And, in light of the tragic news that McDonald’s at the West End of Princes Street – a must after a night out in New Town – is losing its 24 hour licence over "anti-social behaviour concerns”, the problem of the lack of places to eat late at night has reached alarming levels. Could this pave the way towards the end of the city’s nightlife for good?

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Go on Maccies, why not add a wee bit more salt to the wound.

To investigate the worrying situation, we hit the streets in search of places to grab a post-sesh bite to eat.

Even though we rocked up at Mcdonald’s before 2am – its new weekday closing time – we were hit with the bombshell that it was, indeed, shut, regardless of an impressive sprint through the city to make it in time. Despite the bright lights and staff still present inside, it was ‘closed for maintenance’ – a great way to appease its already heartbroken, loyal fans!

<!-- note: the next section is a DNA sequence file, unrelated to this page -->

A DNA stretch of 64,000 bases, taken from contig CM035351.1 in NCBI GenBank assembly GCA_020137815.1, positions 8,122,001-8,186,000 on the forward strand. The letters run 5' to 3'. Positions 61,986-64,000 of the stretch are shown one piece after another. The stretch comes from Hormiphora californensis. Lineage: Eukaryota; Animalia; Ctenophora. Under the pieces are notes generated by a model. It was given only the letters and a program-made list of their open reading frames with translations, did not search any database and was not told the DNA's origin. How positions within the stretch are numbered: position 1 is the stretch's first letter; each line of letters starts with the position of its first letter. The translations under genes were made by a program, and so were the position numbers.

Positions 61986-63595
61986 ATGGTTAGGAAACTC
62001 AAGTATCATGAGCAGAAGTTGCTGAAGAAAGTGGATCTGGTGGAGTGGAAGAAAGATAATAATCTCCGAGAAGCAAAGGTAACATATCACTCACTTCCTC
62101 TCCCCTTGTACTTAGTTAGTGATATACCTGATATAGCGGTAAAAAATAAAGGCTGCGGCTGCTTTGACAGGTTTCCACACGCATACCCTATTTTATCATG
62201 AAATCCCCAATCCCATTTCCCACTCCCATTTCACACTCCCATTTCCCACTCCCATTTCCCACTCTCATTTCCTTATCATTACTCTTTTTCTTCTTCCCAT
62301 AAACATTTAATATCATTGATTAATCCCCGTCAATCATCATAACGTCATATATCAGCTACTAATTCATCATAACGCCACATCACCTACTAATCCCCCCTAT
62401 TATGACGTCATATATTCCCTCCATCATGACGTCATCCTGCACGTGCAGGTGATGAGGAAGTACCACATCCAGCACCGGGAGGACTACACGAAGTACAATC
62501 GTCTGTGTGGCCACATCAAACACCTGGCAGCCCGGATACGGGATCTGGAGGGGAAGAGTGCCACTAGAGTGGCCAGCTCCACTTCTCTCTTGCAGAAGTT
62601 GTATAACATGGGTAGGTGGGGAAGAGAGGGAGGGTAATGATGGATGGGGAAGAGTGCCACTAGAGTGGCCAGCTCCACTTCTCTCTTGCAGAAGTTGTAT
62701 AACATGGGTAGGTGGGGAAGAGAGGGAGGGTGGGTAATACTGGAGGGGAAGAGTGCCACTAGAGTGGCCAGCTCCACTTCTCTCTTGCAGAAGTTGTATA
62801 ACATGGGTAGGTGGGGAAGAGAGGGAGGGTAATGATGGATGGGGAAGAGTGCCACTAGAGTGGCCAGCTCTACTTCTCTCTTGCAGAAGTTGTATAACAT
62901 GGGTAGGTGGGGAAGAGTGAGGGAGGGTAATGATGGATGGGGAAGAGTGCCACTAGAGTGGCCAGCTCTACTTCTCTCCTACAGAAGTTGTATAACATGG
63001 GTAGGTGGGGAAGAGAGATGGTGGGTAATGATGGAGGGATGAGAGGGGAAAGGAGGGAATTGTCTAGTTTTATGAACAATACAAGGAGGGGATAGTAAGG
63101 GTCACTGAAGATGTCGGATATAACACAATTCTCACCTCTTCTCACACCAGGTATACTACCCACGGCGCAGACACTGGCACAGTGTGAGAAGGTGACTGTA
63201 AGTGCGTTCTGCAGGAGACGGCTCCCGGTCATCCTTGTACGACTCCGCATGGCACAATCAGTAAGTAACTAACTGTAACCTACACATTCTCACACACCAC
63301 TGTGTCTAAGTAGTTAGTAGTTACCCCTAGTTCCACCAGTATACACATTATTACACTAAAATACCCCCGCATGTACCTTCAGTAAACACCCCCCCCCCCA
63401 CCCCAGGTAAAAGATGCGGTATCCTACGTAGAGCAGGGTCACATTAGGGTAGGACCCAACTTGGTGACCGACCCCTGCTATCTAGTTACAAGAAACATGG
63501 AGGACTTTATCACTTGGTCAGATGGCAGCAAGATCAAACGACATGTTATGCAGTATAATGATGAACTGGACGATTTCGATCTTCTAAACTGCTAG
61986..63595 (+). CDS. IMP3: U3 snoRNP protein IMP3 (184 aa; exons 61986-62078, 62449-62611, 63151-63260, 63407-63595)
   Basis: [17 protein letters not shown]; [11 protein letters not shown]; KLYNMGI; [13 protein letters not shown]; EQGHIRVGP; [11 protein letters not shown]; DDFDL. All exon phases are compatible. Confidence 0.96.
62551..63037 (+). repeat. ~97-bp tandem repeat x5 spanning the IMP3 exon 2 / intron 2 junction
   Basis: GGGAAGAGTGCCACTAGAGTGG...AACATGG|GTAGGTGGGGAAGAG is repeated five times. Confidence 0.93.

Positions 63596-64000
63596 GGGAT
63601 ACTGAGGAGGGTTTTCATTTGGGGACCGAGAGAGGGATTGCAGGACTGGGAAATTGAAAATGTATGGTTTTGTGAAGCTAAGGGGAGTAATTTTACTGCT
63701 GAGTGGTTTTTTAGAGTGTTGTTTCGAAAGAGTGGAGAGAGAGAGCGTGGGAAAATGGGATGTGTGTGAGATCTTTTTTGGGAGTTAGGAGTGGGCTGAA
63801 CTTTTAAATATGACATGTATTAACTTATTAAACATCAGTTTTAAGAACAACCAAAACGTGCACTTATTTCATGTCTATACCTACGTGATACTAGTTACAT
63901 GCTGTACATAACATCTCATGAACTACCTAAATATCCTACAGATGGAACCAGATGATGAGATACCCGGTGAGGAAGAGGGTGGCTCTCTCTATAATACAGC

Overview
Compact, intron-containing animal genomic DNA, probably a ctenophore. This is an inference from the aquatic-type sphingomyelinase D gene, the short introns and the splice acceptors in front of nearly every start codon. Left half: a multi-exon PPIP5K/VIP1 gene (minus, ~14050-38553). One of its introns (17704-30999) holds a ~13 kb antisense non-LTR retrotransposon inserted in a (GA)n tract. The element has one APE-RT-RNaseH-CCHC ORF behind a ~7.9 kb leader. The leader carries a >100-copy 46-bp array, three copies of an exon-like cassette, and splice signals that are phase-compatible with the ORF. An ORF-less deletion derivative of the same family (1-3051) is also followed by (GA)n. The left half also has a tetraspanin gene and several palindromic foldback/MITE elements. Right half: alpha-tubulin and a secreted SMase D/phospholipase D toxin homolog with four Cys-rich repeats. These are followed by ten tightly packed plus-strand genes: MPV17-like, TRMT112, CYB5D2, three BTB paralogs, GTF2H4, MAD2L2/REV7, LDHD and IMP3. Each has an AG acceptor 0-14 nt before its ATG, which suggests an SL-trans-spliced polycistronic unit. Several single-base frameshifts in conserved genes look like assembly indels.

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Facing the rain, and already tired and irritable from a night that entailed both Creme Soda (still covered in mutiple carpet burns from the rather boisterous rugby players’ tweed jackets) and Gazza B’s, we were not up to a total exploration of the late-night food the city has to offer. Hence we were forced to retreat to a place we knew wouldn’t let us down – the 24-hour Scotmid on Nicholson Street.

After a half-hearted browse of the mediocre snacks on offer, we settled for Warburtons sandwich thins and a rather questionable looking ham-sandwich, and went home wholly unsatisfied; questioning why bad things happen to good people.

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One student makes a valiant effort to neck the Mars Bar in one – an inspiration to us all